So when they write about AI technology, they’re saying “Well, if we could really develop an interesting advantage in AI, perhaps we could leapfrog the United States”, which is to say “Perhaps we would not have to catch up to them in aircraft carriers, or catch up to them in jet engines, because we will shift the basis of competition.” And Chinese military thinkers often write quite optimistically about China’s opportunity to compete with the United States technologically in these terms. So we would be remiss if we were not paying attention to that.
[23:52] The second thing I’ll say is that, as pointed out by the Secretary of Defense at the National Security Commission on AI, in his speech at that commission - there are many Chinese weapons manufacturers who are currently selling on international markets weapons systems advertised as being autonomous, meaning they can make their own decisions and act independently, and also having that full combat autonomy, meaning they can actually be responsible for the use of lethal force.
So that’s what China is sort of up to today, at least in terms of what they’re advertising on the international market.
Russia is similarly very interested in AI technology. One quote that everybody really paid attention to was in September of 2017 when Vladimir Putin said that whoever leads in AI technology will be the ruler of the world. And I think Russia does not have a very clear path to leading in AI technology, whereas the United States and China regularly top the lists of who is publishing the most AI research papers annually, and who is publishing the best AI research papers annually, and similarly lead in measurements about who is attracting the most venture capital for AI companies.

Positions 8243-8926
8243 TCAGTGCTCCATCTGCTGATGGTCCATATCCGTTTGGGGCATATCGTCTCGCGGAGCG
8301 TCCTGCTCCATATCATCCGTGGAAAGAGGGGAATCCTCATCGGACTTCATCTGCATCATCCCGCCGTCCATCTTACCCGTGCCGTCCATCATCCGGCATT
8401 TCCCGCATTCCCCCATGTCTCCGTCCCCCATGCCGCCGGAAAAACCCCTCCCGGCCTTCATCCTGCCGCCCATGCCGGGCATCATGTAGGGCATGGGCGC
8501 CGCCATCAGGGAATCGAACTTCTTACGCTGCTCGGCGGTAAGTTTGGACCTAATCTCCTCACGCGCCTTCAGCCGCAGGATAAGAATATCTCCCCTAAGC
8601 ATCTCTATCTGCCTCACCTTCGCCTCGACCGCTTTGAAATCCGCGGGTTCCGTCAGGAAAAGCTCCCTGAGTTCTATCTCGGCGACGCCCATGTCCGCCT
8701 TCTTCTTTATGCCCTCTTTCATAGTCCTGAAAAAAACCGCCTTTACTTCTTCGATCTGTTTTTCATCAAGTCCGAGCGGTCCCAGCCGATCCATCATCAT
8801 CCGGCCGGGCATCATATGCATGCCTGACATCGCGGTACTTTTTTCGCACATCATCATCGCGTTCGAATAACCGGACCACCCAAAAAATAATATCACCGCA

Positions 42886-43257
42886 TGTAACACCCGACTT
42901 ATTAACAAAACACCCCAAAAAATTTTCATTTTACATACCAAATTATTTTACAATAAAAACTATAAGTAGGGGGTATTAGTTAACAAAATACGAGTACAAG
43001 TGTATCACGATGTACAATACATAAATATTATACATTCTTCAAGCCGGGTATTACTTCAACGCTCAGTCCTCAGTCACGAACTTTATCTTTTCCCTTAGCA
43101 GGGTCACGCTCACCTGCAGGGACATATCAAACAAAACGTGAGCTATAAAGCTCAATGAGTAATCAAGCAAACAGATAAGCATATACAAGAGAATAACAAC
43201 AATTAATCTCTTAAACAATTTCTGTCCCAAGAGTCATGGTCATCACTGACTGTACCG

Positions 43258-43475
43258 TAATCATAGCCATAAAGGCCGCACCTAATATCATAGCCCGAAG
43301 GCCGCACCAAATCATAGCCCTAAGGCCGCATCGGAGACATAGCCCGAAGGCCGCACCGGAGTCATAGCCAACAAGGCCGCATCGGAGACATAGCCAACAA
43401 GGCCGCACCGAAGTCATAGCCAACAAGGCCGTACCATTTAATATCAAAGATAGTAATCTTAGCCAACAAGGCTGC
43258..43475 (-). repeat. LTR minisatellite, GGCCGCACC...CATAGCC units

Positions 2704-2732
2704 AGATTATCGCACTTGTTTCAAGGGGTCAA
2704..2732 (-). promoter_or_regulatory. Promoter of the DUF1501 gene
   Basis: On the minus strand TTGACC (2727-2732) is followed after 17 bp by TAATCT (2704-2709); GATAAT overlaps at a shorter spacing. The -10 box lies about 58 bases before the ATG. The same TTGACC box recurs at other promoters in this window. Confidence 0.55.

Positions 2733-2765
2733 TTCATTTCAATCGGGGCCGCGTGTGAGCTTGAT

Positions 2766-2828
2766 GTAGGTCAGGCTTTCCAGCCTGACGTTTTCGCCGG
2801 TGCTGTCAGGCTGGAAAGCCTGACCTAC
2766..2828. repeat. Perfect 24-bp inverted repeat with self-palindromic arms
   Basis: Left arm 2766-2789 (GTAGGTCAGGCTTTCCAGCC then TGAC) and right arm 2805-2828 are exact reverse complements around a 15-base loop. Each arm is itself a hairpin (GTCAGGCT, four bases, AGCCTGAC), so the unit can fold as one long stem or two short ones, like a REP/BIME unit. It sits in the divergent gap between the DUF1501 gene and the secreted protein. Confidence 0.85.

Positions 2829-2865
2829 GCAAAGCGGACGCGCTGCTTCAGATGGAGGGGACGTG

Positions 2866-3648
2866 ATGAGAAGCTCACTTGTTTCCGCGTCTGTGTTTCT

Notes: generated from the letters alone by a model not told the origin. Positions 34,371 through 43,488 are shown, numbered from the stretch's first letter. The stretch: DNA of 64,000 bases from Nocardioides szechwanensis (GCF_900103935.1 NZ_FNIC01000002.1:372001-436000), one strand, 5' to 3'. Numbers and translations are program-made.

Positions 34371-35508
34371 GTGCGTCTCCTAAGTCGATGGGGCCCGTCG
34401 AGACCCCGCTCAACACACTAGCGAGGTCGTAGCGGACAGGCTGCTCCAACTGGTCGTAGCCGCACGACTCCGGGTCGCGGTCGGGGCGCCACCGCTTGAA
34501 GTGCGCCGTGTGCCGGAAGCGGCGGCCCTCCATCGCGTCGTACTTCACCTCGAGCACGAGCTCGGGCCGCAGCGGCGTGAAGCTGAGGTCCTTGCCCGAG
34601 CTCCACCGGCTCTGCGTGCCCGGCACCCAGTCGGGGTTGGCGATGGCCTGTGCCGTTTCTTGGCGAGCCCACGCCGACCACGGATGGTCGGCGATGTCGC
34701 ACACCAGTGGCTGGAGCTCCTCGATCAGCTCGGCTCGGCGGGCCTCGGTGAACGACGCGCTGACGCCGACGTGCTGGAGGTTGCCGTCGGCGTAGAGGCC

Russia is pretty low on all of the rankings that I just mentioned, so I don’t think that Russia has a clear path to leading in AI technology. Unfortunately, they do have a reasonably clear path to leading in the weaponization of AI technology. I think this is a pretty similar story to the internet. Russia was not a leader in any of the foundational technologies for computer networking or the internet, and yet nevertheless Russia developed a very advanced and broad and deep military cyber capability. So similarly, I think Russia is looking to be a leader in the weaponization of AI, just as they were a leader in the weaponization of the internet.
In terms of what they’re doing, it’s a lot of what you would expect. The social media disinformation campaigns, and influence operations that Russia has been in the news a lot for lately - they are also interested in bringing in more advanced machine learning and AI capabilities to these operations.
And then secondarily, combat robotics is an area that Russia has devoted a lot of investment, and has shown a lot interest, and they’re experimenting with a lot of their military robotic systems operationally, literally using some of these systems in Syria. So both Russia and China are moving out aggressively to incorporate AI capabilities into their military.
I would say in terms of the United States’ response, our intent is to lead the world in the military use of AI for the benefit of United States’ national security. I don’t think we’re so much obsessing over each individual capability that comes out of China or Russia, so much as we are looking at the broader landscape. I think AI is a general-purpose technology, the way electricity is a general-purpose technology. It’s useful for things like radio, but it’s also useful for light bulbs. Similarly, computers are useful for just about everything, and we similarly think that AI ultimately has a lot of application-specific opportunities for us. So we’re interested in leading in AI, in the broad sense.